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The Psalms of David Hardcover – March 20, 2001
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Of the scores of gift editions of the Book of Psalms, one of the strangest and most beautiful is The Psalms of David, with illuminations by James S. Freemantle. An Englishman born in India in 1859, Freemantle traveled widely in the Middle East during his years in the British Army before marrying a woman named Clara in 1906. Around the time they were married, Freemantle began work on this painstakingly rendered book as a gift for her. Nearly every page is filled with illustrations of magnificent Indian and Middle Eastern flora and fauna (including poinsettias, mimosas, canna lilies, kingfishers, storks, and pheasants) and of Brahmin temples and Christian and Jewish holy sites--even a gigantic iceberg. Almost 30 years after he began, Freemantle finished the book. In the foreword to this new edition (first published in 1982), Freemantle's son Stephen writes that his father was "not a religious man." Regardless of the precise nature of Freemantle's beliefs, his exuberant illuminations testify to his great love of his wife, of the world, and of the Psalms. --Michael Joseph Gross
About the Author
James S. Freemantle died in 1934, the year he finished The Psalms of David. It was many years later that his son, Stephen, decided to have it published.
Top customer reviews
reading a little difficult because there are notes included and you have to stop to read them and it interrupts the flow to me. That is why it is a book
for experienced readers. It is a remarkable tale of love for his new bride that caused James Freemantle to spend years creating this special gift for
his Christian wife though he himself was not. If you are a fan of the Psalms, you are in for a treat and a blessing.
The beauty and success of James Freemantle's work is that, for me, it projects a story. And it projects that story in full color Kodachrome! The words - I'm not exaggerating - literally dance on the page and rise and fall like Beethoven's Fifth. JF transformed the Psalms into a symphony. Just as music moves the soul, the artistry of the text moves mine. I'll tell you, it's stunning.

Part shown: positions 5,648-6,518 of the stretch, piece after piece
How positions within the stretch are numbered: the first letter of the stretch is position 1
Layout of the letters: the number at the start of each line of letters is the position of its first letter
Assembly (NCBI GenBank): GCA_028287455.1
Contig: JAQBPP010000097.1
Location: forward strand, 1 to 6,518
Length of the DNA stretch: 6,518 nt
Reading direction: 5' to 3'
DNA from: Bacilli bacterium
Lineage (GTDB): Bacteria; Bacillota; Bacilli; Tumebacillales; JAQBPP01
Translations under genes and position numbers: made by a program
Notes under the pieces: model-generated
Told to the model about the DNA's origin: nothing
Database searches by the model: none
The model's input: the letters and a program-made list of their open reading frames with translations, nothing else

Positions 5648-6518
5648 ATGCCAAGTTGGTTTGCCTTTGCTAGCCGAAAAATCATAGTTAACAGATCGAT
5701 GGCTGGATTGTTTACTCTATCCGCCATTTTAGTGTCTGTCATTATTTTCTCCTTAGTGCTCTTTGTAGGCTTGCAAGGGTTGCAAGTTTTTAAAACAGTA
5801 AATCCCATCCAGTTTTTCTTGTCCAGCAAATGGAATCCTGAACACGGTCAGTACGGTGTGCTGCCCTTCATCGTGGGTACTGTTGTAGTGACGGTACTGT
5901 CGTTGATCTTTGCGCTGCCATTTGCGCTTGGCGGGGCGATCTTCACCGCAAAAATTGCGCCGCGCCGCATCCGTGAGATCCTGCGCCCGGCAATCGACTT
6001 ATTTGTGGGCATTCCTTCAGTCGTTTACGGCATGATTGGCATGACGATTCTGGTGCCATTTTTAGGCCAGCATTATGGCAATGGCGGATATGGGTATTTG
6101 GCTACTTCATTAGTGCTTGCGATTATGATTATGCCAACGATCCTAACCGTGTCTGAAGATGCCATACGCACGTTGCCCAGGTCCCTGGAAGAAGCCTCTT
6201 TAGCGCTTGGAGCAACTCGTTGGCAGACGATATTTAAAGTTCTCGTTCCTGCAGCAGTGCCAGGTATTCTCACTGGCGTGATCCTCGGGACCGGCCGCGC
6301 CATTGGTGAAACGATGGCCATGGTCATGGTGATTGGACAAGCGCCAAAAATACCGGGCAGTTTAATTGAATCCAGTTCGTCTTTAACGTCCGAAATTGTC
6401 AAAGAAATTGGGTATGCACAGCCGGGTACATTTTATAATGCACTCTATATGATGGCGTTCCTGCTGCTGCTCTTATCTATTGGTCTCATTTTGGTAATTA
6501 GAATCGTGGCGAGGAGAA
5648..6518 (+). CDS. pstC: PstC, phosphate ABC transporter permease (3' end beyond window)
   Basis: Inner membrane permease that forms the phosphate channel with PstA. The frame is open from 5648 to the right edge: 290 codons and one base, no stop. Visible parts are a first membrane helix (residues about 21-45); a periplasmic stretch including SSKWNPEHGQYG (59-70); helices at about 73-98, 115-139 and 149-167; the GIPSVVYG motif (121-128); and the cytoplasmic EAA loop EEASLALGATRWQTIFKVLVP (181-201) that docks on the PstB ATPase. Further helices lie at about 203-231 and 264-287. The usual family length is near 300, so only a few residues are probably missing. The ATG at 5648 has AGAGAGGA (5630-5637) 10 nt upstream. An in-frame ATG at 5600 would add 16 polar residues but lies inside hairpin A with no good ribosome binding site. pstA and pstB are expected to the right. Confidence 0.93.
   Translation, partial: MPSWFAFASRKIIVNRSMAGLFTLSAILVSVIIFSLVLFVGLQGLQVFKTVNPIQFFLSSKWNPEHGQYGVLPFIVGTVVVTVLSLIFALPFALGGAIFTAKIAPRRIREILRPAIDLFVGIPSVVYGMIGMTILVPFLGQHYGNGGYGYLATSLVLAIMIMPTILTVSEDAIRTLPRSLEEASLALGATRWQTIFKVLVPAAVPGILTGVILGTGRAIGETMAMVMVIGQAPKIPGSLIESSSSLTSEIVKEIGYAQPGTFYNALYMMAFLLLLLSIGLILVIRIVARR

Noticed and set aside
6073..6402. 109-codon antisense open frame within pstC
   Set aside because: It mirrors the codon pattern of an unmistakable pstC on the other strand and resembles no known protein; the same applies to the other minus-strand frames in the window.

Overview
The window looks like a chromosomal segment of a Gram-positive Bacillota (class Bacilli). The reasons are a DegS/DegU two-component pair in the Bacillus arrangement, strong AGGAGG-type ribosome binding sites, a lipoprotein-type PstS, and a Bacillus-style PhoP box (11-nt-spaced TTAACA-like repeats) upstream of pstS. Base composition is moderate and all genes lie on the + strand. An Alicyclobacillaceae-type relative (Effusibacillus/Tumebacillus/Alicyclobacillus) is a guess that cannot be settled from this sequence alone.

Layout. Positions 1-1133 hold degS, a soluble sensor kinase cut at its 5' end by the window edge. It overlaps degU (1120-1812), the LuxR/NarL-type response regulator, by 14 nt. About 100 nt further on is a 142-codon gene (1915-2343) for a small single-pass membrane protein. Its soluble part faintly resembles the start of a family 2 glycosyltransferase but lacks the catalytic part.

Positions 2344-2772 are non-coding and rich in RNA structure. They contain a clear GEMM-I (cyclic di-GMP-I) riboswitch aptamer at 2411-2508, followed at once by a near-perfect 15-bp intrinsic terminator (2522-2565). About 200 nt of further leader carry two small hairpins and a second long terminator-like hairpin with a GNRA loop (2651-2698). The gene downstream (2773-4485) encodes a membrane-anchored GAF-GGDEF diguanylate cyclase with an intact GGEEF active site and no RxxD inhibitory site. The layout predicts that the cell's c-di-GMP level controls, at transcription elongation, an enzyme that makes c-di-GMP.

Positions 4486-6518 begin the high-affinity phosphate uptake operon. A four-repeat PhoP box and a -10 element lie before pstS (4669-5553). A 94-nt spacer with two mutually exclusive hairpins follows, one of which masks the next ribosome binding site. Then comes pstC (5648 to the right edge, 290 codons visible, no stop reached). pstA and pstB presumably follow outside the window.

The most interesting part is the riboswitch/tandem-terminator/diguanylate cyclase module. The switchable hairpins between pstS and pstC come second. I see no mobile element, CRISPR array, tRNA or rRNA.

The background knowledge that it was a gift of love for his wife is absolutely compelling. Like a nested egg, the book is a gift within a gift within a gift.
As a rather personal comment, one of the universal challenges we face in life is finding role models. We look for examples of success so that we may walk the same path. Hard work, humility, reverence, sacrifice, and so on. I find that being able to appreciate the Psalms helps me appreciate the Psalmist, who in turn serves as a Role Model for Prayer. And not to editorialize, but I don't think I'm overstepping the bounds of a review to say that praying well is certainly a skill that would help us all succeed.
My only (2) critical comments are that some of the text can be difficult to read because the lettering is not dark enough, and some of the lettering can be a challenge to decipher. Neither comment is a problem, but it can break my concentration so that I need to reread the text.